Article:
Celebrations in Niger for the 50th anniversary of its independence from France yesterday were muted as it faced up to a massive famine that threatens millions. The UN estimates half of the West African country’s 14 million people are at risk, with the number of severely food-insecure people increasing significantly from 3.3 million people as recently as April. The sombre mood was reflected with few public events marking the independence milestone. Among them was a simple tree-planting ceremony on the outskirts of the capital, Niamey. (picture: Sunday Alamba/AP)
The country’s leader General Salou Djibo dedicated the celebration of independence from France to the "struggle against food insecurity by sustainable land management." Djibo who claimed power in a coup earlier this year, said in a broadcast on Monday he wanted an overhaul of farming to prevent a repeat of the crisis in future harvests. “Our goal should be radically to transform the system of agricultural production to definitively bring Niger out of the disastrous consequences of unreliable climate change and the cycle of famine," he said.
Aid groups have been generally supportive of Djibo even if he hasn’t let the famine get in the way of dealing with his political enemies. Last week Niger police arrested the ex-prime minister and three other former senior officials on charges of embezzling public funds. The arrests were part of a promise Djibo made to investigate corruption during the ten year reign of former president Mamadou Tandja who he toppled in February. Last month his anti-corruption commission published 200 names they accused of embezzlement. Ex-prime minister Oumarou has been called to return $500,000.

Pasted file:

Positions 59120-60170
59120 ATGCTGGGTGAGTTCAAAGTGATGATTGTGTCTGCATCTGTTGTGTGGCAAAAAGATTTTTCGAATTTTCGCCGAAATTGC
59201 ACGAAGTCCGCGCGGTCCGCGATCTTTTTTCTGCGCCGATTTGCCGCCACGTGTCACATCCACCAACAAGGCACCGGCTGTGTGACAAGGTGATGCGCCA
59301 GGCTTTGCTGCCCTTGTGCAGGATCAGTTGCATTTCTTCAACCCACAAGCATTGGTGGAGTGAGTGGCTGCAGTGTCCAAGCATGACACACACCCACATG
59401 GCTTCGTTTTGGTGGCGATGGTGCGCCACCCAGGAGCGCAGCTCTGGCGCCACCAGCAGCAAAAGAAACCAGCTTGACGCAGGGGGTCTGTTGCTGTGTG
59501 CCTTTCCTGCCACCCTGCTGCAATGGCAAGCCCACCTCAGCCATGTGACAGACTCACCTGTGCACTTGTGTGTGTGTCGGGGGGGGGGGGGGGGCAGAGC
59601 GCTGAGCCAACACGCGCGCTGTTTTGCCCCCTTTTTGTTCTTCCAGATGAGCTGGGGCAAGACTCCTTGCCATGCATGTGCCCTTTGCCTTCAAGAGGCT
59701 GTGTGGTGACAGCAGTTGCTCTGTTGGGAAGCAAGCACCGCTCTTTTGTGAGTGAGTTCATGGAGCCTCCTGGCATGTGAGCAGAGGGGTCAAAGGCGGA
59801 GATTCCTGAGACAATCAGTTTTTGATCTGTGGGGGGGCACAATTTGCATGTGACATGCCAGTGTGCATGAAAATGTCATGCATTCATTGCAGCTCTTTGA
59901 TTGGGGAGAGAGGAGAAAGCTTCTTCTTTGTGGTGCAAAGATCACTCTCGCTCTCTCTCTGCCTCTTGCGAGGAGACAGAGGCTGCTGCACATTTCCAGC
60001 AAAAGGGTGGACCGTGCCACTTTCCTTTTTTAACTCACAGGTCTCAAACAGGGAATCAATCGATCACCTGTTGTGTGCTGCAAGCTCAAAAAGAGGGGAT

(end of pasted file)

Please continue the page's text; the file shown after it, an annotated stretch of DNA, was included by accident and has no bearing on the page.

Djibo has been less keen to dismantle some of Tandja’s even bigger earners. In 2008 the then president gave his approval for a $5 billion production-sharing agreement for the Agadem oil block with Chinese state-owned CNPC in 2008. Human rights groups complained the agreement lacked transparency and should be investigated. But this week Djibo approved the deal. "The production-sharing agreement with CNPC allows us, if we manage it well, to guarantee better returns for our country," he said. The Agadem oil block has estimated reserves of 325 million barrels and should come online in three years. Niger is also set to become the world’s second largest uranium producer when French company Areva's billion-dollar Imouraren mine starts production.
This abundant mineral wealth means little to the lives of millions destroyed by lack of food. Niger lies at the bottom of the UN Human Development Index so even in a year of good harvests the region is on the edge of a humanitarian crisis. Last year’s harvest was not good. Niger is at the centre of a Sahel famine that has hit Burkina Faso, Cameroon, Chad and Mali, after insufficient rains left poor crops and a desperate shortage of cattle feed. The fodder shortfalls and lack of water are affecting livestock herds with increasing cases of animal mortality and pastoralists having to sell their cattle at very low prices. The situation is becoming critical in all regions and emergency destocking measures are recommended by humanitarian partners.
Children are worst affected by the crisis. The results of the UN 2010 nutrition survey published on 24 June show the magnitude of the nutritional crisis among children. The Nutrition Survey shows 17 percent of children aged 6 months to 5 years are affected, increasing by 5 percent in a year. The UN’s biggest priorities in Niger are food security (including assistance to pastoralists) and nutrition (including water, sanitation and health activities).
The UN World Food Program is rolling out a large-scale feeding operation to provide foods fortified with vitamins and nutrients for all children under two and their families in the worst-affected parts of the country. They are also providing medical treatment for those who succumb to malnourishment, nursing mothers in particular. Longer term, the communities need build up their livelihoods to become more drought resilient. “Higher agricultural output and lower population growth would make these crises less likely,” the WFP said. “That means improving living conditions in rural areas and providing farmers with access to water, credit, education and healthcare.”